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Ending consulting roulette: BXT evolves from grand idea to engaged approach

Aspirational ideas while executing on BXT

Flight delays and cancellations spark anger in travelers and cost the airlines, in both revenue and brand, making predictive maintenance an easy sell to airlines looking for help. Delivering on the promise of being able to predict when a plane needs to be serviced, the positioning of the necessary technicians and parts, and how to best streamline, analyze, and improve the entire process requires an intricate understanding of an airline and its operating environments, the disparate data sets, and the regulatory complications requiring strict compliance. Most importantly, a consultancy needs to bring trust — deep, proven and sustained levels of trust — something PwC explicitly maintains it delivers, as the firm has stated, “We trade in earned trust.” PwC’s airline-based predictive maintenance case study demonstrates the firm’s ability to attack a client’s business problem, understand the user experience and apply a technology-infused solution, in addition to highlighting three of PwC’s current strengths: 1) earned confidence that the firm understands clients’ industry, regulatory and business intricacies, 2) client expectation that the firm will bring “aspirational ideas,” not simply routine consulting suggestions and solutions, and 3) evidence that the firm’s Business, Experience, Technology (BXT) approach has grown from a well-conceived goal to a functioning, well-engrained way of doing business.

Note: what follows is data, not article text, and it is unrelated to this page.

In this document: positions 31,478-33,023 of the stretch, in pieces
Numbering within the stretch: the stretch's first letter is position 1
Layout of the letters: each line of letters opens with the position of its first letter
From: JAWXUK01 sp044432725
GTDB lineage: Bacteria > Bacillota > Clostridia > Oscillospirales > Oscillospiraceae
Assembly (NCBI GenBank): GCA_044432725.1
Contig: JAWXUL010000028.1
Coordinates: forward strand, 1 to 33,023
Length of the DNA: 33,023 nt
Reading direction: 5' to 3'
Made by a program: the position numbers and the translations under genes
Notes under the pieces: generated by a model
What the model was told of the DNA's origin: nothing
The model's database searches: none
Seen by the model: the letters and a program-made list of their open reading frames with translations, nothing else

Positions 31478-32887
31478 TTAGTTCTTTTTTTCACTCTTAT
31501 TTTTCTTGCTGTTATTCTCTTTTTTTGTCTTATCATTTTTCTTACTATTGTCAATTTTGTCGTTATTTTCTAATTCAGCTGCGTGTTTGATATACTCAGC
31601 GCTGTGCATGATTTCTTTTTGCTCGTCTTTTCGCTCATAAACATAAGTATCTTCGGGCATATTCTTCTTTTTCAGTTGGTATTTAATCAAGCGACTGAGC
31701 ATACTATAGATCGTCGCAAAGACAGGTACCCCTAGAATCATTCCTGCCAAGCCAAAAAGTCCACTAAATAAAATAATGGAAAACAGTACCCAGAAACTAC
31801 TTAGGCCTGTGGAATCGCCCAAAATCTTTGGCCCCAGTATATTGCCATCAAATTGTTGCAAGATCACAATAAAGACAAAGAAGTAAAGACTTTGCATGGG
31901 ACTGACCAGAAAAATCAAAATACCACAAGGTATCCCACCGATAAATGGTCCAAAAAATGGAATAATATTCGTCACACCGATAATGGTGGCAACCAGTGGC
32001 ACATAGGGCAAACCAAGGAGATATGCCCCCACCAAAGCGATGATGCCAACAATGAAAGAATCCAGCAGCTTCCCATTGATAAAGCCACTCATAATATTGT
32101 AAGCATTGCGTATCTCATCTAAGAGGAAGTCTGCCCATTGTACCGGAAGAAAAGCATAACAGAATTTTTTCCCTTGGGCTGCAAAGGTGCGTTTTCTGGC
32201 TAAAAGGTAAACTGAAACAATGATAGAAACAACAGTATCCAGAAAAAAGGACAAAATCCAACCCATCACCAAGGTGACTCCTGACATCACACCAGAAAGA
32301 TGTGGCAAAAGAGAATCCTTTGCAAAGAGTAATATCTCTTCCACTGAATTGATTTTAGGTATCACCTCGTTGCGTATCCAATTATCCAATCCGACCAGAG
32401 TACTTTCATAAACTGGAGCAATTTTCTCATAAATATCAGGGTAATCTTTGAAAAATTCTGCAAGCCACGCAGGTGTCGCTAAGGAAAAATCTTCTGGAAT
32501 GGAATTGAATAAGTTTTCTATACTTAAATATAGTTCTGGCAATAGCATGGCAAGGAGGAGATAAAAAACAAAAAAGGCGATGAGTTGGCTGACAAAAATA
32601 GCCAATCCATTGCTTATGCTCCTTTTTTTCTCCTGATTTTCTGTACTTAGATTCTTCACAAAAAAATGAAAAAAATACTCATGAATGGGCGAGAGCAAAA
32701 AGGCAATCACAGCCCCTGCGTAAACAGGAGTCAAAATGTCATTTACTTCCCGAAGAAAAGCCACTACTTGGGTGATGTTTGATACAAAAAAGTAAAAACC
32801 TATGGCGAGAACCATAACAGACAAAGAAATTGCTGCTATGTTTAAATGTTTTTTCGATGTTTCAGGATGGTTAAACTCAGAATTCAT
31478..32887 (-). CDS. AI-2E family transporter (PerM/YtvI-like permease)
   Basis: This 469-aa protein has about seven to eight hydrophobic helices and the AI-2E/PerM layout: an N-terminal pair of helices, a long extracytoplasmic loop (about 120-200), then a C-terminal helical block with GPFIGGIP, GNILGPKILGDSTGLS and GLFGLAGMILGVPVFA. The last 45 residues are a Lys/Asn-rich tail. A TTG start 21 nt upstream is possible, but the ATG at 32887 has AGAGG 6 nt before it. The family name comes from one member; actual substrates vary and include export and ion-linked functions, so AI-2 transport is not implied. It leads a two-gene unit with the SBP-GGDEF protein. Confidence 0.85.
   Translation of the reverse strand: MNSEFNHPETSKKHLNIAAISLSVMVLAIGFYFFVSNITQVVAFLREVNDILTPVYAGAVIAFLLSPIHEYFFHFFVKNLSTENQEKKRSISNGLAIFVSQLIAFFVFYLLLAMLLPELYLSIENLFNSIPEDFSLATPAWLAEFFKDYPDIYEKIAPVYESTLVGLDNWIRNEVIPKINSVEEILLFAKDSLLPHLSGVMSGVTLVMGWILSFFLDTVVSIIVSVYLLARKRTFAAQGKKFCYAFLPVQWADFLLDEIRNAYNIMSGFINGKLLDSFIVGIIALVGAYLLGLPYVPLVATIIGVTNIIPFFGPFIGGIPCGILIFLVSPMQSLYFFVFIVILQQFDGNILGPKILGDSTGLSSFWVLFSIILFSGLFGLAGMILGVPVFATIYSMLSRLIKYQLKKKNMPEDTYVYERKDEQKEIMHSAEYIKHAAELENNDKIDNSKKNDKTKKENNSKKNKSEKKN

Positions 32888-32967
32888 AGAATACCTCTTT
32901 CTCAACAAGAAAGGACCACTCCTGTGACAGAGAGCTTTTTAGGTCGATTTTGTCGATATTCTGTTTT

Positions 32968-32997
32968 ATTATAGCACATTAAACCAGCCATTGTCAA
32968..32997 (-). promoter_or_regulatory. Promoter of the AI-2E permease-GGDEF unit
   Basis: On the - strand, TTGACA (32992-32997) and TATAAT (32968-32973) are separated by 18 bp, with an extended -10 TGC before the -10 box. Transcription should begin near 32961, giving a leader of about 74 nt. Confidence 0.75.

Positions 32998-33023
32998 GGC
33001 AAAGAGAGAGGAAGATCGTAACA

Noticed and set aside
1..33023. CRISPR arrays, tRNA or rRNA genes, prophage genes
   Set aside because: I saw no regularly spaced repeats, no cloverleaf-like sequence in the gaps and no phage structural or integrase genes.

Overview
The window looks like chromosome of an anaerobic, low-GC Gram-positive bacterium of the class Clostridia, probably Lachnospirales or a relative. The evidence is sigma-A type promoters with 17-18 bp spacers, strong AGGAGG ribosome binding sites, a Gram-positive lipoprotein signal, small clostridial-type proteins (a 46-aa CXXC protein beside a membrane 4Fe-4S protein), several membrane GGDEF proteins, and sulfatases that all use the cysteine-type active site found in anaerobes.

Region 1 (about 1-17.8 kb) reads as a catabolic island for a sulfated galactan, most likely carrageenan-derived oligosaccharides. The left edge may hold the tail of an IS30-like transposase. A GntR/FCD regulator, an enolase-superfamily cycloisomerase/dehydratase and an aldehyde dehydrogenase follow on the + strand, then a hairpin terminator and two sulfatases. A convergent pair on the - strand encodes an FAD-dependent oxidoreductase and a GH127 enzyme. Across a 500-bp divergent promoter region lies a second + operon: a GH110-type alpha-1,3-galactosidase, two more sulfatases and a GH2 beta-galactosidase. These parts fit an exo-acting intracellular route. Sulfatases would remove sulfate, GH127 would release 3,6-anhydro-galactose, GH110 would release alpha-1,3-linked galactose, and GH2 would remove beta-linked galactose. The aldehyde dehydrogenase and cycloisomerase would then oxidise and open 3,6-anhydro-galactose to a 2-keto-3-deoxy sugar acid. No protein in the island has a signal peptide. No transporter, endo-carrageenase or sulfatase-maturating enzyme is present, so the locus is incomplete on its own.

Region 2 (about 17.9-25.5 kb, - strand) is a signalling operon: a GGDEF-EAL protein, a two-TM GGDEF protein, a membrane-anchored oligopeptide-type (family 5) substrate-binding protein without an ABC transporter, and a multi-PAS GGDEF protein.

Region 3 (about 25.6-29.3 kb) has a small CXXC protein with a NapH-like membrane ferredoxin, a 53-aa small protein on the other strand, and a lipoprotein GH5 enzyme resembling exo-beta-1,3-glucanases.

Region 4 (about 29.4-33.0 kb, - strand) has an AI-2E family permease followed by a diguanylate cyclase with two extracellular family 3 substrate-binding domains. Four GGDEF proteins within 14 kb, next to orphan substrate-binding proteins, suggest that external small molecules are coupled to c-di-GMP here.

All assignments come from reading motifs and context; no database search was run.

Over two days, PwC hosted 50 analysts in its New York City offices, providing opportunities to meet PwC leaders and consultants from nearly every aspect of the firm’s advisory practice. In contrast to recent events, PwC opted to hold its Global Analyst Day sessions in somewhat traditional office spaces, rather than one of its dedicated Experience Centers, subtly reinforcing the message that its BXT approach permeates the entire firm and is not something that is practiced only at special locations. In addition, PwC discarded the traditional analyst day playbook, instead requiring attending analysts act as consultants while PwC professionals acted as clients, giving the analysts a better feel for PwC’s challenges and solutions.

Deploying BXT and being local: PwC and the next decade in China

Chinese companies’ desires to expand abroad, China’s sustained economic growth, and a new Chinese willingness to spend on consulting combined with PwC’s on-the-ground expertise, the firm’s understanding of its global clients, and the now well-developed Business-Experience-Technology (BXT) approach provide a foundation for PwC’s cautious optimism about its future in China over the next decade. Add what Global Advisory Markets Leader Randy Browning describes as PwC’s core strengths around capabilities and trust and one can understand the confidence and enthusiasm on display at the firm’s Shanghai Innovation Center, a well-designed complement to the established Experience Center in Hong Kong. Provided the firm can manage its talent and continue successfully navigating China’s economy and regulatory environment, both for itself and its clients, PwC will likely maintain a leading position among consultancies in the region.